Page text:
I’m at the point where I can’t stand it any longer and some of these bits of paper need to get tucked into the proper file—so I can be more effective with the various projects under way. With the local temperature tied with the record high yesterday (113), it’s a good season to stay inside and do a bit of organization. On average this area of the country gets about 10 days at 110 and over but this year we’ve had over 20 days of this type of weather.

When you can’t stand the piles around you, do something pro-active about it. It’s what I’m going to be tackling over the next few days.

POD and Self-Publish Disconnect

August 28, 2005

I’m involved in a couple of online writing groups and no matter how many times you say it, there seems to be a broad misconception about self-publishing and POD publishing (means POD or print on demand). These books simply don’t appear in the bookstores.

Please don’t misunderstand me. These self-published and POD books have their place in the market—particularly if you have a means to sell the books to individuals or companies. For example if you speak often and would like to have a book to sell in the back of the room, you can easily get a self-published book or POD book to use in these situations. Just don’t expect to sell your book to bookstores.

Last week a well-meaning author celebrated his first printed book, which was POD. He was holding it in his hand—always exciting. He was plotting a strategy to get his book in as many bookstores as possible and asking for help from other authors in the group.  If you are going down this path, it shows a  clear disconnect with the realities of the market.

Here’s a bit of what I told him (edited for this entry). I hope include it in hopes it will help some others outside of that group:

Congratulations on your POD book release and I celebrate with you–but after more than twenty years in this business and over 60 books in print–and working as an acquisitions editor over the last four years–I am going to have to give you a bit of a reality check. You will struggle and find it almost impossible for bookstores to stock your POD or self-published book. It’s one of those messages that the POD companies and self-publishing places don’t tell you (they want to get your cash and get your book in their system). Yes, your book is listed on Amazon.com (easy for anyone to do–even with a POD book) but getting it into the bookstores is a completely different story. I’ve been telling writers for years about the ease of getting a book printed—now getting it into the bookstores and ultimately into the hands of consumers, that’s a different story.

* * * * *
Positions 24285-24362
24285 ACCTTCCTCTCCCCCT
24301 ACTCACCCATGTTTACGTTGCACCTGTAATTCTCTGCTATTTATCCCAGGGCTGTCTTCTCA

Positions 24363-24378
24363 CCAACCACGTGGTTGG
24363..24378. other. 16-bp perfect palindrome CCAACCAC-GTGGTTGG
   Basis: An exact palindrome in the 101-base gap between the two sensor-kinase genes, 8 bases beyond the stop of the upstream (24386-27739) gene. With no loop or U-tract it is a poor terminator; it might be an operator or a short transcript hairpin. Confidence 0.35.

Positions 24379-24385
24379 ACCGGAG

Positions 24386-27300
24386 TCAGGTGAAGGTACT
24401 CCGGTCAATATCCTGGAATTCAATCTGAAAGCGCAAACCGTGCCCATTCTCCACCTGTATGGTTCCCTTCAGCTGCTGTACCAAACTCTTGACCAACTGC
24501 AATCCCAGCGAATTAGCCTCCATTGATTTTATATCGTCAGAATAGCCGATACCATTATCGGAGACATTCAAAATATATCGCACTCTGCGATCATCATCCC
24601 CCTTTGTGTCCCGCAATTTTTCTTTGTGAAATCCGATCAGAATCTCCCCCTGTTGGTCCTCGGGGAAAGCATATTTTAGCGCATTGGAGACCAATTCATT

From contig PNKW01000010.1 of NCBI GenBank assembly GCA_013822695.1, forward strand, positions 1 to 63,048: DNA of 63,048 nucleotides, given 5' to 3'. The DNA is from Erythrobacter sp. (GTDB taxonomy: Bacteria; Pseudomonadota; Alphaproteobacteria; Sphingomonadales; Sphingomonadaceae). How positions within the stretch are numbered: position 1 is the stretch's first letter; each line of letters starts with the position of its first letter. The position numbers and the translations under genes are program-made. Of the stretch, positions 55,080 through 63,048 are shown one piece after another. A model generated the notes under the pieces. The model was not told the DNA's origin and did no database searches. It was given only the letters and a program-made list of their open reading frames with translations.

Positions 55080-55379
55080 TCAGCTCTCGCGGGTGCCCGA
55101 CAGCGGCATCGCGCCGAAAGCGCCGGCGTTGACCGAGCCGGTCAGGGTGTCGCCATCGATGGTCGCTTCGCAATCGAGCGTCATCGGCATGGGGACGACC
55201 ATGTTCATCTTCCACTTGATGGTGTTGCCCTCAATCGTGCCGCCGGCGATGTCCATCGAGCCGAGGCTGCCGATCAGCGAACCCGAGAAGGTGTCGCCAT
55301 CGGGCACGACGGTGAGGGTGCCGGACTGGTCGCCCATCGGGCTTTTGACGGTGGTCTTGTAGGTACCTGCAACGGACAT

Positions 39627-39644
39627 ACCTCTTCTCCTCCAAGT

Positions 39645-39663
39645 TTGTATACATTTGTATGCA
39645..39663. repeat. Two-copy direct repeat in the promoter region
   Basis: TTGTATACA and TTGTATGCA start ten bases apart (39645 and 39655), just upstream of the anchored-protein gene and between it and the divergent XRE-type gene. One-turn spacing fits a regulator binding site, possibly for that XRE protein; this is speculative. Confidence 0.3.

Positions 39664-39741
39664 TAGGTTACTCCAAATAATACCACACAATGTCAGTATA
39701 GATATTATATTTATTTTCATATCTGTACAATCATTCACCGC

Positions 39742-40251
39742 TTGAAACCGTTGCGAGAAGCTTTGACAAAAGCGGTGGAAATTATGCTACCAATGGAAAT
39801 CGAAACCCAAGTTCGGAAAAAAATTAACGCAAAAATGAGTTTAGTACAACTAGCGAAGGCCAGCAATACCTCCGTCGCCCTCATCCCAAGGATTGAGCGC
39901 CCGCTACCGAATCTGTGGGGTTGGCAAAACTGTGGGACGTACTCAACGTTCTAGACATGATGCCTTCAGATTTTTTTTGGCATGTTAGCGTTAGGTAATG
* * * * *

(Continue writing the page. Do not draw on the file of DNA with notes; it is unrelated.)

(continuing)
Retailers dislike POD and self-published books. Every retailer that I’ve talked with about this issue (and I’ve invested the time to talk with them) have countless stories about the difficulties of these books. They have re-stocking problems and problems with the quality of the products (typos, editing, etc.).

Here’s the real test for you: go to your local bookstores and ask them if they are carrying any POD or self-published title on their shelves. Go to the big box stores like Borders as well as your mom and pop smaller independent stores. You will be surprised with the answer. I will be surprised if you find a single copy among any of the thousands of books. Several months ago, I wrote about this topic in this entry about the writing life. Scan down and make sure you see these statistics from iUniverse (one of the largest self-publishers) and the information which appeared in Publisher’s Weekly earlier this year–about the number of bookstores that carry their product–and the sales statistics.